In a new find, astronomers at Las Cumbers Observatory have discovered a star that has exploded multiple times over a period of more than fifty years has not died yet. That means supernova has not lead to the death of the star. This surprising observation has pushed the astronomers to rethink about how stars die and have challenged the existing theories on these cosmic catastrophes.

Supernova is an event in which the star explodes and dies. That means Supernova occurs during the last stage of a massive star’s life leading to catastrophic explosion of star. Astronomers have seen thousands of supernovas resulting in the death of the star. However, this supernova has defied expectations and has been lasting far longer than anticipated. The supernova, named as iPTF14hls, was first seen in September 2014 by the Intermediate Palomar Transient Factory telescope situated near San Diego. At first, the scientists thought it to be an ordinary supernova. But later they found out that the supernova was glowing brighter again after it had faded. So, they eventually classified the bright object as a type II-P supernova. This supernova is situated about 500 million light-years away from Earth in the constellation Ursa Major.

Actually, supernovas are one of the most powerful explosions in the Universe, emitting out the brightness of around 100 million suns. But their brightness lasts for only about 100 days, and after that they become dim. But the Supernova iPTF14hls was completely different from others. It grew brighter and dimmer at least five times over three years. UC Santa Barbara undergraduate student Zheng Chuen Wong while studying old data found out that the Super Nova was growing brighter even after surviving 135 to 140 days.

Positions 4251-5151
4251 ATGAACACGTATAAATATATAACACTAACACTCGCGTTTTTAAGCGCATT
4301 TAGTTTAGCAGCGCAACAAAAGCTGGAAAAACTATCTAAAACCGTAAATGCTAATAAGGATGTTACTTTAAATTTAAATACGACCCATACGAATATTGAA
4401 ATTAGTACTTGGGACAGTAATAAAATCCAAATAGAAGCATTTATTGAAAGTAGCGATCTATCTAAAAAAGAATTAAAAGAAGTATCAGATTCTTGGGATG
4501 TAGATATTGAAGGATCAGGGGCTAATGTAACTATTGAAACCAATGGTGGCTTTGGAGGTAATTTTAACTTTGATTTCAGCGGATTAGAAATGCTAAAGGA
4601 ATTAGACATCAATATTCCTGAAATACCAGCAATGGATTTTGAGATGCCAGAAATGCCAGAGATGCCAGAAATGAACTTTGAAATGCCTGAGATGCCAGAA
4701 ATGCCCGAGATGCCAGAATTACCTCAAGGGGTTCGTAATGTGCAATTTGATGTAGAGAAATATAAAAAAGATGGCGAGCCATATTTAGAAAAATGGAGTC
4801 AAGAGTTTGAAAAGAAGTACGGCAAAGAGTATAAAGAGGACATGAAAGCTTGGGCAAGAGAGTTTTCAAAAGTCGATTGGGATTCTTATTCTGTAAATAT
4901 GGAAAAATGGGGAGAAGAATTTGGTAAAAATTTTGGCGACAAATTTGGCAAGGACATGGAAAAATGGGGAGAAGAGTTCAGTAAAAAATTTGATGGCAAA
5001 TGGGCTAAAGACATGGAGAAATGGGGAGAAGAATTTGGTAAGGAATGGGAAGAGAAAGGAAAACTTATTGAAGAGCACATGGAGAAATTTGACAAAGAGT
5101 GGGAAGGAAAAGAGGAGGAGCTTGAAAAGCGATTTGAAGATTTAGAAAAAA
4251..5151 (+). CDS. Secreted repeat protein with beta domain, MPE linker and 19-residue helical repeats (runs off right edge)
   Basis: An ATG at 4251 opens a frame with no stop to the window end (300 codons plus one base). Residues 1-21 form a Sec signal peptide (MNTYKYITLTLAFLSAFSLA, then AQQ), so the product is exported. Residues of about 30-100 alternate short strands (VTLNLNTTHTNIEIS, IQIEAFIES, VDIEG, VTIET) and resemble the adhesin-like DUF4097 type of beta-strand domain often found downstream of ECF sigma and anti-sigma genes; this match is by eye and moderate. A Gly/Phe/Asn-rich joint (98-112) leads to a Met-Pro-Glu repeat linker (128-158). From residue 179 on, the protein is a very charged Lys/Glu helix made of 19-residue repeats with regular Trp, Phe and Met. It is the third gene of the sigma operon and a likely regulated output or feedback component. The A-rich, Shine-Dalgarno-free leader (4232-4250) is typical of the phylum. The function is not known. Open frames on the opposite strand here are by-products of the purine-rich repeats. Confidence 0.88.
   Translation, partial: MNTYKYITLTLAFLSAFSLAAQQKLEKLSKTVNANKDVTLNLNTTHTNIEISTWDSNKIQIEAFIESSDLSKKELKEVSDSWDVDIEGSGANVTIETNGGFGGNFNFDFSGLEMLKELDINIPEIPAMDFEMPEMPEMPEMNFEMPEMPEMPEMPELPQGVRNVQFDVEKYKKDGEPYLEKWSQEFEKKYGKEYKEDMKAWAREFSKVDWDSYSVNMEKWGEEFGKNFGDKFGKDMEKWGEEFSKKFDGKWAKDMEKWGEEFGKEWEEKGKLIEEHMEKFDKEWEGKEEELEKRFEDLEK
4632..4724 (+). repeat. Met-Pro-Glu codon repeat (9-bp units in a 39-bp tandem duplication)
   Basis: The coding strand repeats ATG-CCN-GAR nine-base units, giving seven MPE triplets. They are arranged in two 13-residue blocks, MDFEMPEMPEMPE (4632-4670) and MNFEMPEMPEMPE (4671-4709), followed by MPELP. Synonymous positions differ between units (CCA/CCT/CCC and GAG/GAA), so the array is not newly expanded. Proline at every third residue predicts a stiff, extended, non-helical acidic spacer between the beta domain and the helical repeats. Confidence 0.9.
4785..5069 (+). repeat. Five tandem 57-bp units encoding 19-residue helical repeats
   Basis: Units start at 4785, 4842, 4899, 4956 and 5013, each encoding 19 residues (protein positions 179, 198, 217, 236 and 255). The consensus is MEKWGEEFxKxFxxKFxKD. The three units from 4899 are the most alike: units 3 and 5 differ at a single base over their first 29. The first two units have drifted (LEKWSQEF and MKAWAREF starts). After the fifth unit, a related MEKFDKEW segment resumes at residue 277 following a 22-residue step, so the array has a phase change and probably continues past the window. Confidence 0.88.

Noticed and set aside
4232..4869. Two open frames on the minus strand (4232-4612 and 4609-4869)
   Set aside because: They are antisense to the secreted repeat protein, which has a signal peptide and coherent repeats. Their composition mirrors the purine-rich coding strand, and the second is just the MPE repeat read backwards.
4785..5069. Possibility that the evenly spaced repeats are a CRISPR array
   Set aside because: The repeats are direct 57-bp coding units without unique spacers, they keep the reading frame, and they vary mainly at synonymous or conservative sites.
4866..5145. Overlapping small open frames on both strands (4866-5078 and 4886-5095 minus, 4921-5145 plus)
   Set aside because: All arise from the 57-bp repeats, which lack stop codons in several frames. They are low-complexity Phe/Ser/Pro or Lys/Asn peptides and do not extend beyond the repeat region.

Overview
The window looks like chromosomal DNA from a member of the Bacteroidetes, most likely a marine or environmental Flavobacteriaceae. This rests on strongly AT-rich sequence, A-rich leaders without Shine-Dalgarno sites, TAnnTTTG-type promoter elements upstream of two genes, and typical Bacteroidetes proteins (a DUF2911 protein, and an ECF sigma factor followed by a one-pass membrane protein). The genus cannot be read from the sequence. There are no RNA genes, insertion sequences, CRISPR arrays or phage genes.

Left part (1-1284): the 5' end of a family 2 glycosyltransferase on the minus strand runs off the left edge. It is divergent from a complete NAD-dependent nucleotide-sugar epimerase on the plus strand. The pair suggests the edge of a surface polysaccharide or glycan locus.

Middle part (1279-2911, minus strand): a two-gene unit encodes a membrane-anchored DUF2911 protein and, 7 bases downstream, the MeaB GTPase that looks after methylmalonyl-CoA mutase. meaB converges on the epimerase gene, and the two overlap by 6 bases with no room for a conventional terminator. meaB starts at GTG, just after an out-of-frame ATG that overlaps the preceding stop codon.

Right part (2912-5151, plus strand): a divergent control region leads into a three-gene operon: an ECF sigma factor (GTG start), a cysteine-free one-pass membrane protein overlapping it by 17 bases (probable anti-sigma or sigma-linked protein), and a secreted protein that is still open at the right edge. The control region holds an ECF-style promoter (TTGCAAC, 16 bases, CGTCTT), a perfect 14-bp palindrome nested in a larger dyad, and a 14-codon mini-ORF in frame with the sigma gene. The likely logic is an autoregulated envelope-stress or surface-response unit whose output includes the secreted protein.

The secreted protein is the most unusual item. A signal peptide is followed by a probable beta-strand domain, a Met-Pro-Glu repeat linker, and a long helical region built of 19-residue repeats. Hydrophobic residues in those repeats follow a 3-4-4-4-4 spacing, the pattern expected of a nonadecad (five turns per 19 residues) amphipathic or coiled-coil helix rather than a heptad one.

Lead author Lair Arcavi, an astrophysicist with UC Santa Barbara and Las Cumbres, a Goleta, Calif.-based global observatory network said that he was shocked after getting the data from Wong. He said that at first he did not believe it to be a Supernova but after studying the spectrum, he was assured that it was a common type of supernova with some extraordinary features. The supernova ultimately stayed bright for more than 600 days and still looked quite young. The study calculated that the star that exploded was at least 50 times more massive than the sun and probably much larger. Dr. Arcavi said that this supernova broke everything that they thought before about how they work. And it is the biggest puzzle that he has encountered in almost a decade of studying stellar explosions.


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